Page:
Less than a month after he was named President Donald Trump’s cybersecurity adviser in 2017, Rudy Giuliani walked into an Apple store in downtown San Francisco.
He wasn’t looking for a new gadget. Giuliani was looking for help.
He was locked out of his iPhone because he had forgotten the passcode and entered the wrong one at least 10 times, according to two people familiar with the matter and a photo of an internal Apple store memo obtained by NBC News.
“Very sloppy,” said one of the people, a former Apple store employee who was there on the day that Giuliani stopped by in February 2017.
“Trump had just named him as an informal adviser on cybersecurity and here, he couldn’t even master the fundamentals of securing your own device.”
A forgotten password is among the most common missteps in the digital age.
But Giuliani’s handling of the situation calls into question his understanding of basic security measures and raises the prospect that, as someone in the president's inner circle, his electronic devices are especially vulnerable to hackers, two former FBI cyber experts told NBC News.
“There’s no way he should be going to a commercial location to ask for that assistance,” said E.J. Hilbert, a former FBI agent for cybercrime and terrorism.
Michael Anaya, a former FBI supervisory special agent who led a cyber squad for four years, reacted with astonishment when told about Giuliani’s Apple store visit.
“That’s crazy,” he said.
Anaya said someone in Giuliani’s position should never allow a person he didn’t know to access his device.
“You’re trusting that person in the store not to look at other information that is beyond what you’re there to get assistance for,” said Anaya, who now works as the head of global investigations for the DEVCON cybersecurity firm. "That’s a lot of trust you’re putting into an individual that you don’t know.”
Anaya said protocols should be in place so White House staffers, not random Apple store employees, are the ones who help Giuliani deal with any technical issues related to his phone.
“It’s unnerving to think that this individual has access to the most powerful person in the world and that sensitive communications could be disclosed to people who should not have access to them,” Anaya said.
Giuliani responded to the story seven hours after it was published.
"Hey @NBCNews, last I checked the FBI, last year, had to ask Apple to unlock an iPhone too!" Giuliani said in a tweet that went on to reference the fact that it was Halloween night. "We’re all human, just maybe not tonight."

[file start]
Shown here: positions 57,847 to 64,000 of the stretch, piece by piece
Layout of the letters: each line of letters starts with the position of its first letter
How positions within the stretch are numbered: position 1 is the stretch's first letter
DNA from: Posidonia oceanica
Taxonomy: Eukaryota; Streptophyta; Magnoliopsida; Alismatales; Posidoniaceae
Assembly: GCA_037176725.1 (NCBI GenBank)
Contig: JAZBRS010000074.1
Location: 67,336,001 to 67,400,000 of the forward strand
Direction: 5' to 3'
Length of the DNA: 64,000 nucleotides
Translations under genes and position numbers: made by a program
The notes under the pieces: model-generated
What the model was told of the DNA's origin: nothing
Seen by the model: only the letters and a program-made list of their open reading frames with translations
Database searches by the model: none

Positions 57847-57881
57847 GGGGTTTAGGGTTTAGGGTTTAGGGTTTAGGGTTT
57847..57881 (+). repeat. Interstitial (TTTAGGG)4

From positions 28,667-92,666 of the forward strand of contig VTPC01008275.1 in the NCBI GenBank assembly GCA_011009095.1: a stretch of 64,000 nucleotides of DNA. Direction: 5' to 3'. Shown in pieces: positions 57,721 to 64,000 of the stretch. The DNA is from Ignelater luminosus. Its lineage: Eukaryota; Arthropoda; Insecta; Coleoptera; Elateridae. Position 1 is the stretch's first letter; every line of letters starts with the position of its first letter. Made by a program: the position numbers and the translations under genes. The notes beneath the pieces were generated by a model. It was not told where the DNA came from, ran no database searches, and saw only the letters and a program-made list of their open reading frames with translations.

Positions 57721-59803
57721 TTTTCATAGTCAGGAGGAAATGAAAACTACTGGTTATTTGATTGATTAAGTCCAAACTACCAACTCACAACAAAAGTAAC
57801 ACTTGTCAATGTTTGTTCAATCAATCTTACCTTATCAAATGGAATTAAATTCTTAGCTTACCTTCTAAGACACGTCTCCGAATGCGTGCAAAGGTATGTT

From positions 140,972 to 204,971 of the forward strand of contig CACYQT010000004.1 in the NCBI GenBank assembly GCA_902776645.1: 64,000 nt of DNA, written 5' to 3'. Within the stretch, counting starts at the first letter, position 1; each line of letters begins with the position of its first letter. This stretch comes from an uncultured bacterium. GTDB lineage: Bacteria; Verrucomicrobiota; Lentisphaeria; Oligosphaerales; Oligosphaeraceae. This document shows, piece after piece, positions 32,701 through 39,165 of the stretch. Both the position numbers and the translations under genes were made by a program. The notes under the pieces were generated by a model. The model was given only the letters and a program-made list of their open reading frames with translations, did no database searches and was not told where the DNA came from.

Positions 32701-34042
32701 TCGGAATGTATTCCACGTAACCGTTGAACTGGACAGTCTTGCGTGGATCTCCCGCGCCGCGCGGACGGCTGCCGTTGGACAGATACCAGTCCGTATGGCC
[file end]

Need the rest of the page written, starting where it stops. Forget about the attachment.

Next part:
A jack-o-lantern emoji was added to the end of the tweet.
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The previously undisclosed Apple store episode adds a new chapter to the chronicles of Giuliani’s tech follies.
Both of the accidental calls were made in the hours after Giuliani had spoken with the reporter.
In the first voicemail message left on Sept. 28, Giuliani can be heard bashing Joe Biden and his son Hunter, as well as recounting his effort to push Ukraine to launch an investigation into the Bidens. The second recording, left on Oct. 16, captured Giuliani talking to an unidentified man about Bahrain.
“The problem is we need some money,” Giuliani says in the voicemail message. “We need a few hundred thousand.”
Giuliani’s effort to push Ukrainian officials to investigate Joe Biden has made him a key figure in the impeachment inquiry playing out in Washington. Despite being the president's personal lawyer, Giuliani is not a White House employee and has said he doesn't have security clearance.
Spurred by the recordings, Sen. Kamala Harris, D-Calif., a presidential candidate, is planning to send a letter to the State Department inspector general Thursday demanding an expanded investigation into Giuliani’s overseas activities, Harris’s office told NBC News.
Harris noted in a draft of the letter that Giuliani was “recently overheard discussing suspicious financial arrangements in Bahrain and Turkey.”
“These reports raise a number of serious concerns, especially given allegations that Mr. Giuliani is running a ‘shadow foreign policy,’” Harris added in the draft letter, obtained by NBC News.